The ZSU-23-4 Shilka is a Soviet self-propelled anti-aircraft system.
I thought the Shilka was an old piece of Cold War kit, but it turns out that, while it may be old, many countries have developed upgrade packs and are still using it.
The ZSU-23-4 (Zenitnaya Samokhodnaya Ustanovka = “anti-aircraft self-propelled system”, 23mm x 4 guns) was designed in the late 1950s to replace its optically-targeting twin 57mm canon predecessor, the ZSU-57-2, with a modern radar-guided system. It went into service in 1962 and over the years around 6,500 have been built.
Many countries, particularly Warsaw Pact, have operated them and they are still in action today in Syria and the Ukraine, though not for air defence purposes. Just as the famous German 88 AA gun in WW2 was discovered to be a formidable anti-tank gun, the Shilka has turned out to be a lethal infantry support vehicle, particularly for mountain campaigns. It came into its own during the Soviet–Afghan War when it was used against Mujahideen positions high in the mountains – targets too high for the max gun elevation of their tanks and other armoured vehicles.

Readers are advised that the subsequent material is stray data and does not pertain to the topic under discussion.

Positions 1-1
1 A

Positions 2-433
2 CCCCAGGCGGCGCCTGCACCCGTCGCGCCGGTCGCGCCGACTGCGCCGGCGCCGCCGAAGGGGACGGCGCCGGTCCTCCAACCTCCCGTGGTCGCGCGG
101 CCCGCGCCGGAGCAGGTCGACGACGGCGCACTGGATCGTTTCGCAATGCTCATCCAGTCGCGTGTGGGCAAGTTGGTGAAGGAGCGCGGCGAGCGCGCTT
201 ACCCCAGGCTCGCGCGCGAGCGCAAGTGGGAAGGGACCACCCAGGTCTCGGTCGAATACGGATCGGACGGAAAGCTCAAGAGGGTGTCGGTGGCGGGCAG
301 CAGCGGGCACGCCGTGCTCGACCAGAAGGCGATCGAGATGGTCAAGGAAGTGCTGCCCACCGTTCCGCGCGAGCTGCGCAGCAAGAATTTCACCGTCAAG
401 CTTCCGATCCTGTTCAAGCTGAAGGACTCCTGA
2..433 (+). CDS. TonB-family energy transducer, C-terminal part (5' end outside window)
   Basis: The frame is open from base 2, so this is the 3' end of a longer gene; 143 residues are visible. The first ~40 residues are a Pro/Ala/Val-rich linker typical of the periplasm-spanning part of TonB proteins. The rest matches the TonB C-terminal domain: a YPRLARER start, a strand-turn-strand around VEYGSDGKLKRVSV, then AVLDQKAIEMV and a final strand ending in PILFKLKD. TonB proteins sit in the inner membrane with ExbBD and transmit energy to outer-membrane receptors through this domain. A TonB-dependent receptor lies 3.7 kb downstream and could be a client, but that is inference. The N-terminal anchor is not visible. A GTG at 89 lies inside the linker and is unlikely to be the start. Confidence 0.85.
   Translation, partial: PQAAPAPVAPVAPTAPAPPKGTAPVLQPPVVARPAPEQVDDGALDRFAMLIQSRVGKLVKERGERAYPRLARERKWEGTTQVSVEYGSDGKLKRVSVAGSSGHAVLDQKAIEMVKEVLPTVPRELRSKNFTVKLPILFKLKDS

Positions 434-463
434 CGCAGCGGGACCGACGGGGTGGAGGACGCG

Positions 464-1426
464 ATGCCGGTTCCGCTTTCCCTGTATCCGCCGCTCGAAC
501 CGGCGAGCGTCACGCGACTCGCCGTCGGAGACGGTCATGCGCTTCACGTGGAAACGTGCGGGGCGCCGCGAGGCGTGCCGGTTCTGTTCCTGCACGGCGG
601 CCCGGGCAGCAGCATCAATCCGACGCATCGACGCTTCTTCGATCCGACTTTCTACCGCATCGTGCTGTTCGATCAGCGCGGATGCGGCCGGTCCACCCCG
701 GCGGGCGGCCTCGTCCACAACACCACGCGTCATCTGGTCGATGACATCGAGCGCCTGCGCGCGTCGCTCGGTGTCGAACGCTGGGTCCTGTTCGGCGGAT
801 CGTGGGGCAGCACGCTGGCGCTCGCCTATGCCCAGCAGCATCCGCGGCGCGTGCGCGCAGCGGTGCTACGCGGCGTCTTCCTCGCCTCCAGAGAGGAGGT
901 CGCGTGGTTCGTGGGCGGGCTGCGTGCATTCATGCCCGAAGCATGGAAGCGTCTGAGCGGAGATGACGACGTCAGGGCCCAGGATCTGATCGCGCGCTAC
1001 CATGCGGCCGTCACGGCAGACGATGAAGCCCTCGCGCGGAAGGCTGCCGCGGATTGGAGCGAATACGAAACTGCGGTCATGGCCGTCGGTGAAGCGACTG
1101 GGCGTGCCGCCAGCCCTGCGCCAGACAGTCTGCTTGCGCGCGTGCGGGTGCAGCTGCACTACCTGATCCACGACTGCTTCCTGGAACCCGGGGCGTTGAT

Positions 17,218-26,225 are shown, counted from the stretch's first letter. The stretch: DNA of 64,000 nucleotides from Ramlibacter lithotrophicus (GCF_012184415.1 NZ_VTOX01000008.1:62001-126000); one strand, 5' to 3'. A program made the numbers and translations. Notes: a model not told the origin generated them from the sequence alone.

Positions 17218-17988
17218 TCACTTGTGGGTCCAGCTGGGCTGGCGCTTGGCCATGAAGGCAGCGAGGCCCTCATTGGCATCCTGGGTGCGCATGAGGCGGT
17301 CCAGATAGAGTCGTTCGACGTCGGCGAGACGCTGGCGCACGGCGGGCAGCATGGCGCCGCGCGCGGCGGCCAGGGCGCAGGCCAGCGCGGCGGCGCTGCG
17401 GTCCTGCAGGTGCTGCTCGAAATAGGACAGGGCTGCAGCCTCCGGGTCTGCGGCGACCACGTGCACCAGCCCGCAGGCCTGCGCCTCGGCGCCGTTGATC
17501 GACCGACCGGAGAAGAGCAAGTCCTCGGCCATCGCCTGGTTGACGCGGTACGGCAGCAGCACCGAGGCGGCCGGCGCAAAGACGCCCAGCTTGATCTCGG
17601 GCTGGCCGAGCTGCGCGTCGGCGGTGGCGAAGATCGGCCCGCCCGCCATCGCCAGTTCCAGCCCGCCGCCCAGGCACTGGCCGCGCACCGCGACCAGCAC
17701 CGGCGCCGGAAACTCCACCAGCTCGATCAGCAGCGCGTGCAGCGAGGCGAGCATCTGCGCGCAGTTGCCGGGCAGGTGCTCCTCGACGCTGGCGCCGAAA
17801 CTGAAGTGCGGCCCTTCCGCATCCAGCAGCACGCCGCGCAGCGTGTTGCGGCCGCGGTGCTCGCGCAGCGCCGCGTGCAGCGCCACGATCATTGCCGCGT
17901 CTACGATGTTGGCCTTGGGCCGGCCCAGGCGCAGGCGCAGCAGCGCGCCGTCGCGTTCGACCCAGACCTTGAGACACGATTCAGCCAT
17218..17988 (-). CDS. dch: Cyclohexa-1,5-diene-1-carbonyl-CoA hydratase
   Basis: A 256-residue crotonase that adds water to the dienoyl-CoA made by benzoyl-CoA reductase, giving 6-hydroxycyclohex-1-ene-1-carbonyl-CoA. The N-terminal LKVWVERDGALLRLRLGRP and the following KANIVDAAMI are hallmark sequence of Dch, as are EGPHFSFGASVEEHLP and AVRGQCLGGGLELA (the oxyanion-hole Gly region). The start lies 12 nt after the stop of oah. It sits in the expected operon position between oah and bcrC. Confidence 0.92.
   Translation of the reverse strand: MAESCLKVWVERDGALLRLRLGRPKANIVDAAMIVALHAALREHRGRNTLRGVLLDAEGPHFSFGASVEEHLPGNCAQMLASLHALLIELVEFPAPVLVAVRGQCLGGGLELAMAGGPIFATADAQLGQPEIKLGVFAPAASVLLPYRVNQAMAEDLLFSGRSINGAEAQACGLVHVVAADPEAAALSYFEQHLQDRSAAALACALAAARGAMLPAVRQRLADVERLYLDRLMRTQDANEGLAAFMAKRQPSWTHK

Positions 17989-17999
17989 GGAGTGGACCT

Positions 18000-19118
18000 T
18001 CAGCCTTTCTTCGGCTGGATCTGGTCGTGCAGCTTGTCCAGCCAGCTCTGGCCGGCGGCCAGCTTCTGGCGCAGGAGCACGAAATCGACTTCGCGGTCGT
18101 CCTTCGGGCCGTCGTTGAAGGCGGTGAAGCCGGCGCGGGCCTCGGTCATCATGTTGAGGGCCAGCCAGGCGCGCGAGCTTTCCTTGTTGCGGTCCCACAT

This particular one, on display at the Yorkshire Air Museum, was captured in Iraq.